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    @Valorum, generating a monster by a process similar in some sense to the natural embryological development. – Martín-Blas Pérez Pinilla Feb 10 '17 at 18:26
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By all accounts it seems the others here have very well addressed the first half of this question and settled how Frankenstein’s creation/monster/“son” was constructed. (For convenience, I will be using the popular nickname “Adam” here to refer to the created being). However, it seems either I or they have misread Dr. Victor’s fears and his later exchange with Adam.

It is true that the text shows that Victor clearly feared that his actions would enable more inhuman and nearly invincible beings to come into the world. However, he never specifically said they would do so through biological reproduction. This text is from directly before Victor destroyed the second creation:

“I trembled and my heart failed within me, when, on looking up, I saw by the light of the moon the daemon at the casement. A ghastly grin wrinkled his lips as he gazed on me, where I sat fulfilling the task which he had allotted to me. Yes, he had followed me in my travels; he had loitered in forests, hid himself in caves, or taken refuge in wide and desert heaths; and he now came to mark my progress and claim the fulfilment of my promise.”
*quoted from the Guttenberg e-text of the book located here: https://www.gutenberg.org/files/84/84-h/84-h.htm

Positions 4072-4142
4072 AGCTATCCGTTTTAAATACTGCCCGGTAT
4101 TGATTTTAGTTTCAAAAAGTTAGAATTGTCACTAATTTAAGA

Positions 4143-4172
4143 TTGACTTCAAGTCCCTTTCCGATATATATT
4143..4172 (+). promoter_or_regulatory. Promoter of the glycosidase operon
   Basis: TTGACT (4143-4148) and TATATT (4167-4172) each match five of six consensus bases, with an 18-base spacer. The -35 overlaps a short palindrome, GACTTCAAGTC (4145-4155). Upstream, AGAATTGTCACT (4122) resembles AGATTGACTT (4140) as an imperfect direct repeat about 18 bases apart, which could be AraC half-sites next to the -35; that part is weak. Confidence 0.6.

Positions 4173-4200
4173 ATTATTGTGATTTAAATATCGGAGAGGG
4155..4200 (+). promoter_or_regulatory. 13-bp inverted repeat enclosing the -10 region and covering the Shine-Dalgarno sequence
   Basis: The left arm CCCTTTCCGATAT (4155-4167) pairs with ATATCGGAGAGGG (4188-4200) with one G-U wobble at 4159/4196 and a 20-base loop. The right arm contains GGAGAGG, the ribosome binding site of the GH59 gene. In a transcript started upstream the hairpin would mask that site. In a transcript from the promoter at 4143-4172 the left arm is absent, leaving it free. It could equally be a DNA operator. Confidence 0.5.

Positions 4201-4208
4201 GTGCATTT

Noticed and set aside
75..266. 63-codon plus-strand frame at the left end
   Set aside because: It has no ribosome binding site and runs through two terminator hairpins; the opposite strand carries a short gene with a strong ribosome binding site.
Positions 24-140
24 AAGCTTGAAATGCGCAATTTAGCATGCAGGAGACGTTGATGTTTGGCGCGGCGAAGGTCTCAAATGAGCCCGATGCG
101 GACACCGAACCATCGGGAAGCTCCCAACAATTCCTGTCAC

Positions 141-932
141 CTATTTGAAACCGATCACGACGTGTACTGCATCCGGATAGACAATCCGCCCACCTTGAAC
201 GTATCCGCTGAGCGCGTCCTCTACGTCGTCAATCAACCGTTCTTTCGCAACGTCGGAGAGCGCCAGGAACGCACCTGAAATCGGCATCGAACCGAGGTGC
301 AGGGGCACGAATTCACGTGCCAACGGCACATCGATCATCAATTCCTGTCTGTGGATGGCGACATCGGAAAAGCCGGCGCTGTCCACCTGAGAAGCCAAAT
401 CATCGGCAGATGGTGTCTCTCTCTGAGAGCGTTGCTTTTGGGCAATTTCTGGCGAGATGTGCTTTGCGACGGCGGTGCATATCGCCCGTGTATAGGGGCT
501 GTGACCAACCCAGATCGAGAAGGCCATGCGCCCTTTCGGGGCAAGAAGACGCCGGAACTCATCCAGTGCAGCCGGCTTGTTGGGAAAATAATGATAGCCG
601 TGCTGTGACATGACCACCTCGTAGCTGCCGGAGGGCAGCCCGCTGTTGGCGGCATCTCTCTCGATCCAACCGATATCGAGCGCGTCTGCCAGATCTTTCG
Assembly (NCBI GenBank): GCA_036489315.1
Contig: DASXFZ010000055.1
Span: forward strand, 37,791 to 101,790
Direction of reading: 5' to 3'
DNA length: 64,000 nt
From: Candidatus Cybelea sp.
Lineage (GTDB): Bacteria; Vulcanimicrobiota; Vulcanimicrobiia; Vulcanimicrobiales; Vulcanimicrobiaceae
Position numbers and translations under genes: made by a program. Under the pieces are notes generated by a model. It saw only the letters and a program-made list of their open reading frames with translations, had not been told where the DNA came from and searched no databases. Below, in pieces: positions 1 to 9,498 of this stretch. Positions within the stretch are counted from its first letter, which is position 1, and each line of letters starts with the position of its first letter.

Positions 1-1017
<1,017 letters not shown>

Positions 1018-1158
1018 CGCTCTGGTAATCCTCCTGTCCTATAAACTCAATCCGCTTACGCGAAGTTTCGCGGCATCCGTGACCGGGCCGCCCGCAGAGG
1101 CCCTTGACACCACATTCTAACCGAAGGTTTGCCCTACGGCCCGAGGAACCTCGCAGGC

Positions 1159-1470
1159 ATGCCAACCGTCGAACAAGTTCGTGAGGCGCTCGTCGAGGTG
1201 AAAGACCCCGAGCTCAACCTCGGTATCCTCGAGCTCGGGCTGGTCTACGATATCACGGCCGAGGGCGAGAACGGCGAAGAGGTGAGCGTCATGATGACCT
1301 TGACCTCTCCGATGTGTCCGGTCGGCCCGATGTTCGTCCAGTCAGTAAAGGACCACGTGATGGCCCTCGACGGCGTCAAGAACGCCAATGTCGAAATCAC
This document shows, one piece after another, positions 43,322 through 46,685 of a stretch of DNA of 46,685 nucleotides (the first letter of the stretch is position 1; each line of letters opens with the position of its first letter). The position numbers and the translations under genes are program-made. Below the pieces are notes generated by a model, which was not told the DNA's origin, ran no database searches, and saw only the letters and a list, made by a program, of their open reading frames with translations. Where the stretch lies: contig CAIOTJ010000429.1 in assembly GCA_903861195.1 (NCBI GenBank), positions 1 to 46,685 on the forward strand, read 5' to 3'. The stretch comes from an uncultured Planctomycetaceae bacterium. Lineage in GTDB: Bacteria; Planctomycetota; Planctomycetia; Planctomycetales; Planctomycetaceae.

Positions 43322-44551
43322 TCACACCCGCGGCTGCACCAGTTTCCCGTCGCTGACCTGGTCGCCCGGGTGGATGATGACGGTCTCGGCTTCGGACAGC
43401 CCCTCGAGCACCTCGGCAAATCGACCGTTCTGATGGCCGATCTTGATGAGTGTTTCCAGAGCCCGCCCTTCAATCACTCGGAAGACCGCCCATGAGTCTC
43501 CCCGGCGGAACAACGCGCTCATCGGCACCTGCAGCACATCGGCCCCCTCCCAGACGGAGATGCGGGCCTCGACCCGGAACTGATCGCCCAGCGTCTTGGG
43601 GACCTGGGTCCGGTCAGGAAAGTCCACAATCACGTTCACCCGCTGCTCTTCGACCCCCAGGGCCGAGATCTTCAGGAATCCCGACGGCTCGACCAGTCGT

I have always read this not simply as a statement that Adam was tracking Victor, but that he was studying the process by which his kind is made. Remember how easily he learned to speak? This would mean that the act of creating one sterile companion for Adam could have enabled him to make more.

And even if she was infertile, Victor wasn’t comfortable with there being one Adam, much less two. Even if Victor could have guaranteed their number would never go above two, there was no guarantee she alone wouldn’t be a like a demon and a monster to mankind.

  • Very good in-universe explanation. +1. – Martín-Blas Pérez Pinilla Feb 10 '17 at 20:37
  • Thank you. And perhaps I’m overestimating him, but I’ve always been impressed by Adam. – Benjamin Feb 10 '17 at 20:48
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    Also, while some interpretations try to explain away the speed of his learning (such as the 1994 film) there are always counterarguments. Ie: while I love the quote “not things learned so much as remembered,” even in that film the brain was from a legendary surgeon, so some room for supposition still exists… – Benjamin Feb 10 '17 at 20:57
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The 'monster' is made out of various body parts, either those collected fresh from the graveyard or those that were stored for future use. The good doctor makes repeated references to his "materials", this being his own coy expression for the body pieces he's harvesting from corpses.